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RIM Study: ‘Bring Your Own Device’ Policies for iPhones Cost Companies More

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A recent study commissioned by Research in Motion has concluded it is cheaper and safer for companies to keep using BlackBerrys despite the proliferation of the BYOD (Bring Your Own Device) phenomenon. RIM hired global research firm Strategy Analytics to look into the related costs when companies made a switch away from the BlackBerry to alternatives such as the iPhone or Android devices, and here’s what they had to say (via The Globe and Mail):

But Strategy Analytics, a global research and consulting firm, was asked by RIM to look into the costs associated with an organization that switches devices and found that costs often increase, despite the savings of not having to pay for and provide phones to employees.

“In summary, Strategy Analytics found that the costs of utilising the BlackBerry solution not only provided the most secure platform, but also the lowest (total cost of ownership) when considering all elements of the network, required device management and the devices themselves,” the firm wrote in its report, released on Monday.

Recent claims by numerous IT directors have stated the iPhone is equally as secure as the BlackBerry.

Earlier today, it was revealed US Customs and Immigration agencies down south had ditched the BlackBerry in favour of the iPhone, the latter being the most popular phone on Rogers, Bell and TELUS in Canada.

RIM is also set to exclusively preview its upcoming BlackBerry 10 line up to Federal MPs, most likely an effort to maintain its government contracts in Canada. BlackBerry 10 is set to debut in the first quarter of 2013.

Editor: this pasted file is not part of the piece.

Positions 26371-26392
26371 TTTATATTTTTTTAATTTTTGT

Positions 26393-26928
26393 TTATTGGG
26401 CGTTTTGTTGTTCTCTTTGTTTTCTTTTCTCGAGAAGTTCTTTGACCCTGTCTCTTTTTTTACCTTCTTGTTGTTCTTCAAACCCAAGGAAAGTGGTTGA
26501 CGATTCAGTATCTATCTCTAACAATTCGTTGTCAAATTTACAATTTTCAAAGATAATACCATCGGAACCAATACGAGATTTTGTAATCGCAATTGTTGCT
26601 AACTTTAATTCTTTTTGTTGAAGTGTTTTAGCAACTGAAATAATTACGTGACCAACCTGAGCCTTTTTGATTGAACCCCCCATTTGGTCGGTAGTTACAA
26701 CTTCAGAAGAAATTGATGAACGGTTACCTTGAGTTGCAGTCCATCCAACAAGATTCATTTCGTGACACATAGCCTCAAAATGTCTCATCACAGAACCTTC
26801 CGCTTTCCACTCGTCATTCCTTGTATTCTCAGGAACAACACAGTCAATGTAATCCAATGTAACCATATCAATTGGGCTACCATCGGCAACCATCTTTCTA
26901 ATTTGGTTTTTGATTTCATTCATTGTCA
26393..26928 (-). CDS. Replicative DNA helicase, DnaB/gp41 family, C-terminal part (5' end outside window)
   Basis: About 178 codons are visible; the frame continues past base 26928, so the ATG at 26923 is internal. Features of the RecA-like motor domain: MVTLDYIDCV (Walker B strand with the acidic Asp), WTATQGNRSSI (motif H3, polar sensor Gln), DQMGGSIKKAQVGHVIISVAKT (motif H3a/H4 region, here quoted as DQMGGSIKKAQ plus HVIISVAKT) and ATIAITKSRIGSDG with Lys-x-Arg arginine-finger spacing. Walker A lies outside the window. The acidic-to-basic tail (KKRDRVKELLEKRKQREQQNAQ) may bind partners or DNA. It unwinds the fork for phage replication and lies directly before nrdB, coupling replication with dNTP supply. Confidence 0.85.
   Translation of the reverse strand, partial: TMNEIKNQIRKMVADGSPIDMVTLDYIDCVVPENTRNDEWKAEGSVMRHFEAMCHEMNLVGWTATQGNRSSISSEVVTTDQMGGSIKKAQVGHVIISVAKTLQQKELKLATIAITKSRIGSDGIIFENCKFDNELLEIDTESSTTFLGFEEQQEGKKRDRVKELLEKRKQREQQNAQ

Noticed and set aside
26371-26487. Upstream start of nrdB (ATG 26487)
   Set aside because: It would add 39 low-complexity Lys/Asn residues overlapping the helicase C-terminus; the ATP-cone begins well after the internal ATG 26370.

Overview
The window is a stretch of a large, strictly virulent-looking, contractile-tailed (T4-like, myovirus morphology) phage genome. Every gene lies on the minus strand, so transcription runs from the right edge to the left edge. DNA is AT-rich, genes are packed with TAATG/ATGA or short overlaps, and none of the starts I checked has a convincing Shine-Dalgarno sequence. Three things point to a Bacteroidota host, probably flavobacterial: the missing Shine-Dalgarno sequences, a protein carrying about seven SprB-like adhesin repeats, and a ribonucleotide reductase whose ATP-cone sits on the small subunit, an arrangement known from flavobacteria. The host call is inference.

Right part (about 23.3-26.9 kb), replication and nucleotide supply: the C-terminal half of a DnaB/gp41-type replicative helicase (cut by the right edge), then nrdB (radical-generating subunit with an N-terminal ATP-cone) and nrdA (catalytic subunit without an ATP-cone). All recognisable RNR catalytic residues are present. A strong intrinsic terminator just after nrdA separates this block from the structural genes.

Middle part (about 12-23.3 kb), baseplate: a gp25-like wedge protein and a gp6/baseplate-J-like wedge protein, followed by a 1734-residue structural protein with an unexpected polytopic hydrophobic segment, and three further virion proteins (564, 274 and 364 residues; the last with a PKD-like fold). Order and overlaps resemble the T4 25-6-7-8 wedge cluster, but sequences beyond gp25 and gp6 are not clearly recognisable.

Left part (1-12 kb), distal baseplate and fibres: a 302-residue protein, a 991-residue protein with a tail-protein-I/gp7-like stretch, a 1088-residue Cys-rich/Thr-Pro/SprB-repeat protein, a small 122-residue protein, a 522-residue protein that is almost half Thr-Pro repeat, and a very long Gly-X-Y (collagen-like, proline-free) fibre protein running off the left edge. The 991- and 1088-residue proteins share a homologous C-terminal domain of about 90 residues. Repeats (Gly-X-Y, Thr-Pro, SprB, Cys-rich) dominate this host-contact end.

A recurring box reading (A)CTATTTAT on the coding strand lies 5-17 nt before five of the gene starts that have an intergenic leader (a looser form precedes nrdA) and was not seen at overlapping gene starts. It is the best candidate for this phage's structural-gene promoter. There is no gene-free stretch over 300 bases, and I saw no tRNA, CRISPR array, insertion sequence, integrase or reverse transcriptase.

So RIM hires a research firm to conclude retaining the BlackBerry is cheaper and a safer solution?

Seriously folks, you can’t make this stuff up.

[via The Globe and Mail]

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  • miogus

    And the almond growers of California continue to uphold their study that almonds are the healthiest nut.

  • lol

    Unroasted almonds are better for us versus roasted.

  • ThatGuy

    Cheaper for who? How does this make sense? Lets say I am a company with 100 users, I need to pay for 100 handsets, 100 BES (Blackberry Enterprise Server) and Exchange User Licenses and 100 phone plans. Or I can pay off a portion (roughly 50%) of 100 plans and an exchange server with 100 user licenses. Which do you think would be cheaper?

  • William

    May be RIM should use the money spent on the report to subsidize the BB cost to US Customs so a news release can say US Customs decided to keep using BB..

  • ZING!

  • dgrayson98

    Cheaper, safer, 1/10th as productive.

  • OgilvyTheAstronomer

    In other news, a study commissioned by Philip Morris concludes that smoking is good for you.

  • Brom

    I am assuming that the study failed to take into account the cost of hiring and training new employees. If a company continues to force antiquated software and hardware on its employees it is going to loose its best (the ones who can get jobs elsewhere). These costs are quite significant.

    On the flipside, I am assuming RIM neglected the increase in moral and productivity by giving its employees CHOICE. The opposite argument to the above, employees will be more content and happier using a device that meets their needs and usage patterns.

    Pretty funny RIM. Sad to see it’s come to this. PS. I am at a company that had been locked down to RIM for 5+ years and now we have just instituted a BYOD policy. The entire company is pumped. Heck, a couple people even stuck with RIM! Their CHOICE.

    PPS. 1GB of data on the BES server cost me $45 / 10GB of data for my iPhone cost me $50.

  • LOL

  • Guest

    At my company, we can bring in the building (for personal use only of course), cell phones and personal media players, but not tablets. I.e. iPhone, ok. iPod Touch, ok. iPad? Nope.
    Confused? So am I. 🙂

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